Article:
This piece was originally published at The Elephant Journal
Clara walked onto the stage and took the microphone in hand. She glanced at her first grade teacher in the wings. The mike clunked, and scratched as it brushed up against her purple, pleated skirt.
“Smile” chirped her teacher and gestured for her to hold the mike to her mouth.
The pianist played the intro to Rogers and Hammerstein’s “Getting To Know You”, but Clara’s vocal cue was met with silence. The lyrics escaped her. She stood motionless.
Seven hundred students, teachers and parents filled the gymnasium. There was no snickering, eye rolling, or elbowing from her fellow students. They supported her with smiles and unwavering attention.
Her teacher came onstage. She got on one knee and put her arm around Clara. “Would you like to try it again next week?” Clara stood in the spotlight, white knuckles wrapped around the microphone and nodded.
Then, as if on cue, the student body yelled out “THAT’S O-KAY” and cheered for little Clara.
My son sat criss-cross on the floor clapping and looking around the room. He was learning, thanks to Clara, about success and the balance needed to realize it.
I overheard Clara’s teacher talking to her backstage. “It’s okay.” she said. “When we love to do something we have to stick with it and keep trying. You have a beautiful singing voice that’s for sure. Now we also know that you need to practice a little more before getting out there. See? Today wasn’t a failure. Today we learned how to be the best we can be. How great is that?” Clara smiled and hugged her.
Watching Clara made me think about the meaning of accomplishment on the mat and off. Too often we equate the merits of our work with a tangible outcome; money, praise, achieving a difficult asana or in the case of cyber-blogging, hits.
The struggle to keep a goal balanced with an intention can be challenging, but Yoga’s Niyamas and other basic principles are a powerful resource.
Collaborating with your Sangha (community) and asking for support is empowering. It takes humility to ask for help and you cannot underestimate what can be learned from others.
My husband taught me the rules of writing and more importantly how to think about writing. He says, “Don’t miss an opportunity to do what only writing can do.” He and my friend Elizabeth edit and give valued opinions.
Elizabeth knows a lot about search engines and how it all works so I ask her for help with every piece and then send her chocolates. I take another friend to dinner and recruit her to post for me for an hour the next day.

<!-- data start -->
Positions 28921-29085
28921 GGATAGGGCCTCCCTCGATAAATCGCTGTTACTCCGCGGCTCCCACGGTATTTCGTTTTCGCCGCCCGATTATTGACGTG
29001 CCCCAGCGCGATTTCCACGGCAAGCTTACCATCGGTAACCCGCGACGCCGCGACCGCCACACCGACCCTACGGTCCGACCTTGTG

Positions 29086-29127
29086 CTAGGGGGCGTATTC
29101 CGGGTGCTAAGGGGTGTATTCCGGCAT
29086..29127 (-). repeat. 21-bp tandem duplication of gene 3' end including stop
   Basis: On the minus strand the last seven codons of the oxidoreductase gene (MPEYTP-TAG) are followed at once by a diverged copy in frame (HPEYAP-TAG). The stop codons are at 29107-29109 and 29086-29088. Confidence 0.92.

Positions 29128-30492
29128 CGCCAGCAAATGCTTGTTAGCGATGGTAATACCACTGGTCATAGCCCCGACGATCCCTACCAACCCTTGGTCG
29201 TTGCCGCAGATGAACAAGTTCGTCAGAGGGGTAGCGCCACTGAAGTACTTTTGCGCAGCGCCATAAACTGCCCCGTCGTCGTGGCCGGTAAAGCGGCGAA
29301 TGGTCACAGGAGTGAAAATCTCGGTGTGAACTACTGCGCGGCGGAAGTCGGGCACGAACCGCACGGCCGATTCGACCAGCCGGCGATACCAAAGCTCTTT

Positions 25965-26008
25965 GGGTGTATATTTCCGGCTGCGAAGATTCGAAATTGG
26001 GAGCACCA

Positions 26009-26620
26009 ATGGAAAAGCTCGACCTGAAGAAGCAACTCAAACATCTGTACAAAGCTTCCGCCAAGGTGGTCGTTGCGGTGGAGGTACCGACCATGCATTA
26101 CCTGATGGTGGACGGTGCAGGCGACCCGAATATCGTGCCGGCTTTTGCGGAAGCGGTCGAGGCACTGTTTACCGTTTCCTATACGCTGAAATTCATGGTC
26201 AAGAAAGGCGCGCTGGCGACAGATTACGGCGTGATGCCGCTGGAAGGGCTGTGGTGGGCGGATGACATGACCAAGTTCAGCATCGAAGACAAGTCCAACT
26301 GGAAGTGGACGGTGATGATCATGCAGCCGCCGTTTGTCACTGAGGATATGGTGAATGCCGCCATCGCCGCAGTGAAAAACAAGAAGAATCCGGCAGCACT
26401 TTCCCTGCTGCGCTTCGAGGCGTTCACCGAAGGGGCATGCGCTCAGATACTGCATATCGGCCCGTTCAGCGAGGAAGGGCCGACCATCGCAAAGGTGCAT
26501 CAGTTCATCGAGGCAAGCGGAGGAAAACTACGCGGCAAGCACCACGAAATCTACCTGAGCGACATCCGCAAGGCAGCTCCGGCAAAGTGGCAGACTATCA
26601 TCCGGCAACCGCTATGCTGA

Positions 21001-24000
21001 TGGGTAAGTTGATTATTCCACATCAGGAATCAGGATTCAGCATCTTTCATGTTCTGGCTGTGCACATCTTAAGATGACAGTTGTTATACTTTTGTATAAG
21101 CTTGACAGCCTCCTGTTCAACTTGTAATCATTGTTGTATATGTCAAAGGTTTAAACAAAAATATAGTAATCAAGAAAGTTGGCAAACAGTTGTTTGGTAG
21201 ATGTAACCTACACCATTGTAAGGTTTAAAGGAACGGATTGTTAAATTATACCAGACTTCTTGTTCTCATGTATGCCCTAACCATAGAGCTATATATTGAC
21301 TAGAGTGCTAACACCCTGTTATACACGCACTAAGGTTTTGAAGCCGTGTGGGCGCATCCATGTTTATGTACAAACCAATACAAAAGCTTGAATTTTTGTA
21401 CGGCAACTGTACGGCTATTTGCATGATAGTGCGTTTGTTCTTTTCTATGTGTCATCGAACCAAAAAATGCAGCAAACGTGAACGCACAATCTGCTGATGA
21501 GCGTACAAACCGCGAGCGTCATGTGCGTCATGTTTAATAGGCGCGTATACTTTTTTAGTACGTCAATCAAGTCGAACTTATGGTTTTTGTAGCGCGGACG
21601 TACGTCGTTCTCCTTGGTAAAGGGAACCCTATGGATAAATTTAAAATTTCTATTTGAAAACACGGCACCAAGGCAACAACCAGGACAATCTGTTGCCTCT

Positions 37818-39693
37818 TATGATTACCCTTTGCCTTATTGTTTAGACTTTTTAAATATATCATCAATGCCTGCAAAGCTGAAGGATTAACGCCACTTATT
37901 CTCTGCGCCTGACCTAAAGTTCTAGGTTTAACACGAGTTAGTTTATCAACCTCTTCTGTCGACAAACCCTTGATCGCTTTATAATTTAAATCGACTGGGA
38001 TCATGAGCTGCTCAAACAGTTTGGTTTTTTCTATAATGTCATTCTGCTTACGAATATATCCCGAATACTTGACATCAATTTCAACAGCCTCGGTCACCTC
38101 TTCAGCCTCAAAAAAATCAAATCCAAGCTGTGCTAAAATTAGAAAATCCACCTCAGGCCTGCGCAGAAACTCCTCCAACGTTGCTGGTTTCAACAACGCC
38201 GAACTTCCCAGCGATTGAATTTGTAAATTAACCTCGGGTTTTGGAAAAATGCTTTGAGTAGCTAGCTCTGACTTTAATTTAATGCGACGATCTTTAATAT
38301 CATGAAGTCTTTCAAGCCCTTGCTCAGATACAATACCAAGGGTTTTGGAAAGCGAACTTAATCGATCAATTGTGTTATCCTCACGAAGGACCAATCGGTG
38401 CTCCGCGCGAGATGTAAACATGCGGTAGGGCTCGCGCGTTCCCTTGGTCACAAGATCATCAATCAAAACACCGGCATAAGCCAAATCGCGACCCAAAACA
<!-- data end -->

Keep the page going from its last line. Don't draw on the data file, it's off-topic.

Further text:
Other friends support me with social media, emails, and inspiring comments. My husband and son are my source of inspiration. I write about the many yogic experiences I have as a mother and each story is a lesson in Svadhyaya (self study)
A Sankalpa is an intention or prayer and is meant to lead us to our spiritual purpose, one that benefits all.
Salkalpa broadens perspective, takes us out of thinking small and cultivates faith. It opens the heart and mind to greater possibilities while non-attachment is practiced.
I send each piece off with an intention, which has less to do with “clicks” and is infused with the desire to leave something behind for my son. It is my wish that one day he will look back and understand the depths of his parent’s commitment and love for him. If in the process I get a high readership then naturally, I feel excited and proud but I endeavor not to become attached to the outcome.
Do The Work and Then Surrender.
I spend about 25 hours getting each piece out. Writing it is only half the work. I comb the Internet for anything remotely related to what I have written. I find every webpage that has something to do with, parenting, schools, yoga, spirituality, empathy, and children. I contact radio stations, schools, fellow authors and yoga teachers.
Facebook, twitter, and Google are my constant companions for two days. Then I practice Ishvara Pranidhana (surrender) and trust that it will reach those that it is meant to.
Clara got back up on the stage the following week. Her teacher walked her out, handed her the microphone and kissed her on the top of her head. Clara looked out at her fellow students, opened her mouth and sang right on key. The entire school jumped to their feet and gave that seven year old her first standing ovation.
When I lived in New York and was a performer, I believed that inspiration and talent were the only requirements for success. I dismissed my failures as someone else’s lack of awareness or imagination. I understand more clearly now the meaning of Tapas (self-discipline) and I apply it to my writing and my yoga practice.
Clara’s teacher is showing her, at seven years old, something I didn’t understand until I was forty; you must find your passion, share it with your friends and family, who will always be your most fervent collaborators, do your work, face your fears, understand your intentions, and sing out!